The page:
In the Orthodox world, just talking about the LGBT community is “the first stumbling block,” Elliott Malamet said at a May 26 panel he moderated.”
More than 200 people attended the live-streamed Torah in Motion program titled “The LGBT Community and Orthodoxy,” held at Associated Hebrew Schools’ Kamin Education Centre in Thornhill.
Panellists were Rabbi Steve Greenberg, the first openly gay Orthodox rabbi and founder of Eshel, an organization for Orthodox LGBTQ Jews; Rabbi Chaim Rapoport, a British Lubavitch rabbi who counsels gay people and their families; Carol Seidman, mother of a gay son; child psychiatrist Marshall Korenblum; and Yeshaya Grossman, 23, who came out in 2013.
Organizers seeking a venue “weren’t welcomed with open arms” by Orthodox synagogues, Malamet said.
Rabbi Daniel Korobkin of Thornhill’s Beth Avraham Yoseph of Toronto congregation said that, for too long, Orthodox communities have been “perhaps less than stellar” in fulfilling the mitzvah of loving the stranger, particularly the gay community. In his opening remarks, he promised “judgment-free friendship,” but said that as an Orthodox rabbi he could not endorse or celebrate gay marriage and lifestyle. He said members of his community who believe gays should not have a place in shul think he is speaking inappropriately, while others feel he needs to do more.
Rabbi Chaim Strauchler of Shaarei Shomayim Congregation, who closed the program, called on the community to move forward together, and expressed hope that they would care for one another and see each other as family.
Grossman, 23, who grew up at Shaarei Shomayim, used to pray to be able to stop having feelings about other males. Until second year university, when he came out to a supportive friend, he thought he would have to give up everything else that was important to him – his values, his family, his friends and his Judaism – if he were to pursue his feelings, “and maybe be happy.”
Parents of gay kids also have to come out, Malamet noted.
Seidman, whose then-teenage son came out in 1995, said she and her husband were initially upset, fearful, confused and sad. They let their son know how much they loved him but, in what she now regards as an “ignorant” move, kept his identity secret.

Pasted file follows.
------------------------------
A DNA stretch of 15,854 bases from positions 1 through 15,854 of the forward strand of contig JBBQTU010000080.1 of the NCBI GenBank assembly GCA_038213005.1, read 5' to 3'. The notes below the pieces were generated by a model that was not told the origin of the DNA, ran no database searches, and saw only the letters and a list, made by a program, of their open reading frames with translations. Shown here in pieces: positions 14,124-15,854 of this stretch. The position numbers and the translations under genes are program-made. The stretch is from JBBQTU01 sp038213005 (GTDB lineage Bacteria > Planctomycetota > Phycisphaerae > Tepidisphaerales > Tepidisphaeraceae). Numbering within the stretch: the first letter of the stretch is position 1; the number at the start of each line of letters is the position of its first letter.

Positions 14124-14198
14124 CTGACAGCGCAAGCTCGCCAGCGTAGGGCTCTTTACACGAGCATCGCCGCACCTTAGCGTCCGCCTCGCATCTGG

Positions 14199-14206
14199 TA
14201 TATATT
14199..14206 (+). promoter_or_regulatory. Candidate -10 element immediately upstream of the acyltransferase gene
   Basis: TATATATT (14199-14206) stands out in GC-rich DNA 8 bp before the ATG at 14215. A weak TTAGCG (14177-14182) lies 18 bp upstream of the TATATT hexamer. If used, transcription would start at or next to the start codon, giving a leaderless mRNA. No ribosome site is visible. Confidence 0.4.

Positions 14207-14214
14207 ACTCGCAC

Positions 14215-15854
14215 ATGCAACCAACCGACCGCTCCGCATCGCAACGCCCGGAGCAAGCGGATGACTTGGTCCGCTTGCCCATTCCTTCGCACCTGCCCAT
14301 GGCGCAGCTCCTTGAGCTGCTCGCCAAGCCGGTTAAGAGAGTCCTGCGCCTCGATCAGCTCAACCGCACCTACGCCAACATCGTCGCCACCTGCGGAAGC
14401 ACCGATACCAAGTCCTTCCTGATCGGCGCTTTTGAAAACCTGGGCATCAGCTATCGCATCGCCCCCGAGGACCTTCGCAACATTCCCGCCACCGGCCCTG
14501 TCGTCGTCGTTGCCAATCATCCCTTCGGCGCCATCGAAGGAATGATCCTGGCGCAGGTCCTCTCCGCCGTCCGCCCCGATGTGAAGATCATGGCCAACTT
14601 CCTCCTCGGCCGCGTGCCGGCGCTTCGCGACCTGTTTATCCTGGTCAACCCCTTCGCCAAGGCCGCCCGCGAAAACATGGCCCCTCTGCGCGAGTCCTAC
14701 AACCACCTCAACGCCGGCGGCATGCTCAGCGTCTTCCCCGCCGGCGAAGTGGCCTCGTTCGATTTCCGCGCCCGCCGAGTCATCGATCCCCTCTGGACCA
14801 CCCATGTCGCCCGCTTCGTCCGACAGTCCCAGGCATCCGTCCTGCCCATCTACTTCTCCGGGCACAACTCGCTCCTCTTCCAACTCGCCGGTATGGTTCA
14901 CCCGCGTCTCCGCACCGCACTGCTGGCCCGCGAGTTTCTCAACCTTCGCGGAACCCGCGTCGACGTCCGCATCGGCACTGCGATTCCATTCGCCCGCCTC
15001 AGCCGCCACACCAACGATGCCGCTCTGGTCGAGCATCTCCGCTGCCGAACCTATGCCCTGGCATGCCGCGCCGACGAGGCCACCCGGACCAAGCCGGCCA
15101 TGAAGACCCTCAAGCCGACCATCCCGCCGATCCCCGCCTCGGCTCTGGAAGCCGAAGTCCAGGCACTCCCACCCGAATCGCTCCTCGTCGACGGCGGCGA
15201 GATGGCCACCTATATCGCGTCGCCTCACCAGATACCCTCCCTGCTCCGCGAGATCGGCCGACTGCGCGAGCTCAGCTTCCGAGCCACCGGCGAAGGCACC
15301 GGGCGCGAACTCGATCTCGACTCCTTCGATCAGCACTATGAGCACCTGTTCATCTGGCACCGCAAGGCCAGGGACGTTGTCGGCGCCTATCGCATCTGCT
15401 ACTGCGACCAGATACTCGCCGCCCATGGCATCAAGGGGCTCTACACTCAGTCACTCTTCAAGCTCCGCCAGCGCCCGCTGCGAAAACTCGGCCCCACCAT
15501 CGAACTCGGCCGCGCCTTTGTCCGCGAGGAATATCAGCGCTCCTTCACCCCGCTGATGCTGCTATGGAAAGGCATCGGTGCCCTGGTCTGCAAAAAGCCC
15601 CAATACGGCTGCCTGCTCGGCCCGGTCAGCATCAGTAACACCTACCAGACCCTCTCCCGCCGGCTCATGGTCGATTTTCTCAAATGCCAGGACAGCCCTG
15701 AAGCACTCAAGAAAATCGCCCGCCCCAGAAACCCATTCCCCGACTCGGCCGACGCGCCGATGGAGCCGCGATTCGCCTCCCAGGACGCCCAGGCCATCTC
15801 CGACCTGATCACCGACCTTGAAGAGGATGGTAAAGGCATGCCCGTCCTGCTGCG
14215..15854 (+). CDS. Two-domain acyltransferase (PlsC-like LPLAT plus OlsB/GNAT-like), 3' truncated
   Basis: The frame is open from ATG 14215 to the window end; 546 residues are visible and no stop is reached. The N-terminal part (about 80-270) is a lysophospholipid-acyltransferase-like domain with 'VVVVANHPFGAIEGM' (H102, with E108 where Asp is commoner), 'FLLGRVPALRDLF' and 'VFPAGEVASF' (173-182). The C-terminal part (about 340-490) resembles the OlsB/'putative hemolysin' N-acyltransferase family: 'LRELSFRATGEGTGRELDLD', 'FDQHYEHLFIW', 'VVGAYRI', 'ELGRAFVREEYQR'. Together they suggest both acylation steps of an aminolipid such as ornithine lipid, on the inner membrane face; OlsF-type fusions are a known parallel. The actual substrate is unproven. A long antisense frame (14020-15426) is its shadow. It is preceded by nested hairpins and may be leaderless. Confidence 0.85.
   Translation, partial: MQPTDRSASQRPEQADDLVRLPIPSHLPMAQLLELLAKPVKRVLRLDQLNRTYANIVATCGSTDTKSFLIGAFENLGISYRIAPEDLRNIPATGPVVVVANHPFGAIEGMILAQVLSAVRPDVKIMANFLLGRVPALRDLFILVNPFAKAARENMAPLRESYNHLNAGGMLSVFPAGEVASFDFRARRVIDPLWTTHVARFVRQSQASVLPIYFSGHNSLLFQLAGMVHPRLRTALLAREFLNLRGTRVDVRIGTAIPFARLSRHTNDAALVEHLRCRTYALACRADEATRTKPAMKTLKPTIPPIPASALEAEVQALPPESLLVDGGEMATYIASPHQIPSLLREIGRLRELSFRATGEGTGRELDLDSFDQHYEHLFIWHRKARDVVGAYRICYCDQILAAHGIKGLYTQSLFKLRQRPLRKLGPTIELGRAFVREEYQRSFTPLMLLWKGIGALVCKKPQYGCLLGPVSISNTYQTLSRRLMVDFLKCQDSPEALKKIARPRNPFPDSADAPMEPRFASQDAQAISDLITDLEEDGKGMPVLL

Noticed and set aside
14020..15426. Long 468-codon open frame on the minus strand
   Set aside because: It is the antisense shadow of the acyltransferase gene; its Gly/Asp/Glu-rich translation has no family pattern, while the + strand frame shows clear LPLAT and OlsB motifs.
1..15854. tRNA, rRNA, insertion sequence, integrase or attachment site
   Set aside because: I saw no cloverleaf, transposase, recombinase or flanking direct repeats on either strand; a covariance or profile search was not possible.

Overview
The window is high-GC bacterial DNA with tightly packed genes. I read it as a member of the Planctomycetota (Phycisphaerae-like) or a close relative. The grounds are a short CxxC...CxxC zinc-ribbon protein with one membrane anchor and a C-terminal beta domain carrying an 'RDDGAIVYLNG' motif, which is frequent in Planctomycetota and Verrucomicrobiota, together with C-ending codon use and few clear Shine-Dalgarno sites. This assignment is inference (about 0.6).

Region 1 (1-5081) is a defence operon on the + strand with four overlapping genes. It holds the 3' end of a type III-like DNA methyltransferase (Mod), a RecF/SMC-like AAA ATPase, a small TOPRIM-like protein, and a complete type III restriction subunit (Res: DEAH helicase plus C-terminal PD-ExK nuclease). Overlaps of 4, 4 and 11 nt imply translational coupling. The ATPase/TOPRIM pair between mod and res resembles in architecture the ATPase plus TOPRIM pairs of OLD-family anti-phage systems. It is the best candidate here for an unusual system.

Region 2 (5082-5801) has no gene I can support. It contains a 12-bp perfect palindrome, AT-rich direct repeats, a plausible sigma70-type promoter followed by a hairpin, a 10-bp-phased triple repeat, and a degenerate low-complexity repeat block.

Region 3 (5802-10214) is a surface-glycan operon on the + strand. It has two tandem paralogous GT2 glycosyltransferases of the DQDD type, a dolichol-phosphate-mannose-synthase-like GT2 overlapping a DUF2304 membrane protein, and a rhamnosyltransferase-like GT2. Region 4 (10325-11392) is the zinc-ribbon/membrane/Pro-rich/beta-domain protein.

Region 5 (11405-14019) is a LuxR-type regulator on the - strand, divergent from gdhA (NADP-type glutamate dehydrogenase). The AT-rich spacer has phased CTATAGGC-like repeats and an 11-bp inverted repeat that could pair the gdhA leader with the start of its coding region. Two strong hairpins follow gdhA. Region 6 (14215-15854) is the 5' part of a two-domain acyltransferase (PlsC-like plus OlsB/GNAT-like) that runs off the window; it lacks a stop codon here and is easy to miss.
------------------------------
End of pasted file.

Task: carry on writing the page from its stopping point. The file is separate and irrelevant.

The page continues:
Telling others “helps you be real with people,” she said, adding that, in most cases, relationships became closer.
Attending programs helps people know they’re not alone, she added.
Korenblum said rejection of LGBT young people increases the risk of suicide, depression and illegal drug use.
Expressing a similar concern, Rabbi Rapoport said the most important thing for him is to save lives, and not allow people to be estranged from each other or Judaism.
He said he doesn’t believe in throwing out “the baby with the bathwater” if a person violates a halachic prohibition. He also said that lifelong celibacy is “near impossible” because of the strong human sexual drive and need for love, companionship and intimacy.
He noted that many Jews remain committed to Torah despite unresolved theological issues.
Rabbi Greenberg said an Orthodox gay person “needs to come up with an understanding of ancient text, whether or not approved, in order to hold onto God.” He noted that the only references to homosexual behaviour in Genesis are violent and degrading, suggesting that the prohibition against gay male sex in Leviticus may be based on an ancient belief that doesn’t account for loving and committed relationships.
He also shared the analogy – articulated, he said, by a number of poskim (halachic decisors) – that God does not hold those under duress culpable, and that gay people might be considered to be under psychological duress. While “not the perfect solution,” it could open some Orthodox doors.
“I want to walk into a shul where the rabbi says, ‘I’ve got a good halachic rationale for basically saying, ‘You’re doing the best you can… We’re going to welcome couples and families.’”
To listen to the debate via podcast, click here.